I listen to a lot of Podcasts. I can’t tell you the number of times the hosts have responded to criticism and comments from listeners by basically saying “Hey, it’s free, so quit your bitching.” This bothers me for several reasons. Firstly, it’s basically a big “fuck you” to the listeners that’s basically saying “I don’t really care what you think. You aren’t paying so you have no say in what we do.”
Now, I can see the logic here and it is true. I can do my own podcast any way I want and if I’m putting it out for free, you have no “right” to have input into it. However, here’s the thing: I want you to enjoy it and would genuinely like to know what people like and don’t like and how I can improve it. Sure, no matter what you do, you are never going to please everyone and will always have trolls and ass-hats who don’t really give any useful, intelligent feedback and just say “you suck,” or “eat a bag of dicks.” I’m not talking about them They are sad people who just want to make everyone else as miserable as they are and are jealous of any success and happiness that other’s have. But for people who really care and are submitting legitimate, constructive feedback, I would think that should be welcomed and considered.
I listen to a lot of Kevin Smith’s Podcasts on the SModcast network as well as Chris Hardwicke and the Nerdist podcast and have refrained from sending my personal comments to them because I am actually a fan and didn’t want to be dismissed or looked at as a “dissenter” or jerk who has the nerve to critique a free podcast, when the irony is that I want to help because I like them.
As an artist and a creator myself, I often tell others that the trick is to be open to all criticism while also not feeling like you have to act on everything. You need to be open minded enough to actually take it in and consider it, and then take what you think serves you. I’ve seen others go the other way and get overwhelmed because they feel the need to take every piece of advice and eventually lose their own vision and their project becomes a frankensteinian monster as they try to change everything that anyone thinks they should change and it’s no longer cohesive or true to their vision.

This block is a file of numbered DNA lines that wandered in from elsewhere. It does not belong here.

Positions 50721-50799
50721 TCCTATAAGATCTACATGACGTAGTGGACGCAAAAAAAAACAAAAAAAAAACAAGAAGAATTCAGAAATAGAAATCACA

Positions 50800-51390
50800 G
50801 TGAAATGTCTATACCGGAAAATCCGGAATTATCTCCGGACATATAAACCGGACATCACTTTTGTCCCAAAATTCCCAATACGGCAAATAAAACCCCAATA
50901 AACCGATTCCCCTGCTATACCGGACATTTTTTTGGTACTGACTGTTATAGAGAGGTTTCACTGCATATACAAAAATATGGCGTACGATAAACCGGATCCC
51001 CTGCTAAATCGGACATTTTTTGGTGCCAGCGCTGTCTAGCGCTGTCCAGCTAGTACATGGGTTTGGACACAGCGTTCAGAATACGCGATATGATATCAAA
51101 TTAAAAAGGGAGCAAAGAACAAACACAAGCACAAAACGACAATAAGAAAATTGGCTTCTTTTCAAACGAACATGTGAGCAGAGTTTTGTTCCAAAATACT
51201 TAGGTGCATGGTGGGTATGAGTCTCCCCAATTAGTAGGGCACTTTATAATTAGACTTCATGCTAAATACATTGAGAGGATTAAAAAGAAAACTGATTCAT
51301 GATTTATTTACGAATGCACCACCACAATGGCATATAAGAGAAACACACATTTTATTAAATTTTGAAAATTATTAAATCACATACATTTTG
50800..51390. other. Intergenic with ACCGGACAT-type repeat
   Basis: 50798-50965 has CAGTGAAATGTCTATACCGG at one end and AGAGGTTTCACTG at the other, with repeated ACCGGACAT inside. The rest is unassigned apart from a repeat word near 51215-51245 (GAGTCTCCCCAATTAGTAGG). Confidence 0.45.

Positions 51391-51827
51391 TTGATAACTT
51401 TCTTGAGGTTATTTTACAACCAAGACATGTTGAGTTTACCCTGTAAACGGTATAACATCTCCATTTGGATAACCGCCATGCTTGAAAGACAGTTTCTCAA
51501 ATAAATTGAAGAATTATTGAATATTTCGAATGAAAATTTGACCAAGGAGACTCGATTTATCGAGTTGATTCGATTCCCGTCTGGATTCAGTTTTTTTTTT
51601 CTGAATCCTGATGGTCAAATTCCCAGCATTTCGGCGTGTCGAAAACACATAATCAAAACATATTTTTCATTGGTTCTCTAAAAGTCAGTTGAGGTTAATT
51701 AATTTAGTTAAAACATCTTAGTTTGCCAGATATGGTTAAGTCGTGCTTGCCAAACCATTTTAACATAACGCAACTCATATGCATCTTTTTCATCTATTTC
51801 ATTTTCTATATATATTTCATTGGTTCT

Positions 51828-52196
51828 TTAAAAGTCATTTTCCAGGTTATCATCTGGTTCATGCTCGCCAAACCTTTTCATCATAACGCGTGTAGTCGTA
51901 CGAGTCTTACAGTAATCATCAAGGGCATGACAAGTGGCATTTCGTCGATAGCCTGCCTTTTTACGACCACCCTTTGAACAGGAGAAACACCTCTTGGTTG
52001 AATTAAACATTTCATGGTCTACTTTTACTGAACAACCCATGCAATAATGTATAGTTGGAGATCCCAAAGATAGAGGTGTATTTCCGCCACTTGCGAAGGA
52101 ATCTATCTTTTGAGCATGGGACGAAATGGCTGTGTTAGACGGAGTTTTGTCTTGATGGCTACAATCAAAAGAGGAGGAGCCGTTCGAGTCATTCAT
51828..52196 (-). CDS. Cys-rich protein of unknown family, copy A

For example, I wrote a screenplay and I got a lot of very good feedback on it. After consideration, I found a lot of it was good, valid and helpful. Some of the other bits may have been good feedback but just didn’t fit the my own vision or the film I was trying to make. Then there was some feedback that I just had to discount because it was obvious that my film just wasn’t for those people and never would be. It’s a tough balancing act. To have a vision but be flexible and open to things that, in the end, may improve it.
This just as easily applies to Facebook or anything “free” (I won’t bother getting into the semantics of ads and such and whether something is really “free,” etc.) Stop using “Fuck you, it’s free” as an excuse to dismiss feedback. Criticism is not always from hostile people who are just jealous because they can’t do what you’re doing. Which brings me to another point: Also stop with the “I don’t see you doing it. If you think you know better, go out and do it yourself.” I think this argument is also a defensive, invalid response.
I don’t want to be an architect. That doesn’t mean I won’t have opinions and feedback on the design of a building. In fact, I posit that feedback from those outside the industry is equally valid. People who don’t see something in such detail with all it’s moving parts and such may have some great feedback you can’t see because you’re too close. You see behind the curtain. You know all the workings. They just see the overall picture or effect which could be very beneficial. Not everyone wants to be an actor/musician/podcaster/etc. But again, that does not invalidate their feedback and in fact may make it more valuable in certain ways.
To be absolutely clear, I LOVE Kevin Smith and Chris Hardwicke. I only mention them because I listen to so many hours of podcasts from them and they can both get a bit defensive and prickly and employ these responses I’ve mentioned here. I do understand it, and have reacted that way myself in the past, but it’s purely an ego defense mechanism. I’ve had constructive criticism I would have liked to have submitted and agreed with some of the criticism I’ve heard them cite and dismiss, but didn’t feel like I could contribute without being dismissed as one of the “uncool kids” even if I tried to present it non-confrontationally in a constructive way.
If you are putting something out into the world, then chances are you want acceptance and for people to enjoy it. Few people create something, legitimately just for themselves, to enjoy in solitude with no care whether others enjoy it as well. So let’s all put our egos aside and listen with an open mind and an open heart. Sometimes what is perceived by the ego as a hostile attack, is a friend reaching out a hand and wanting to help.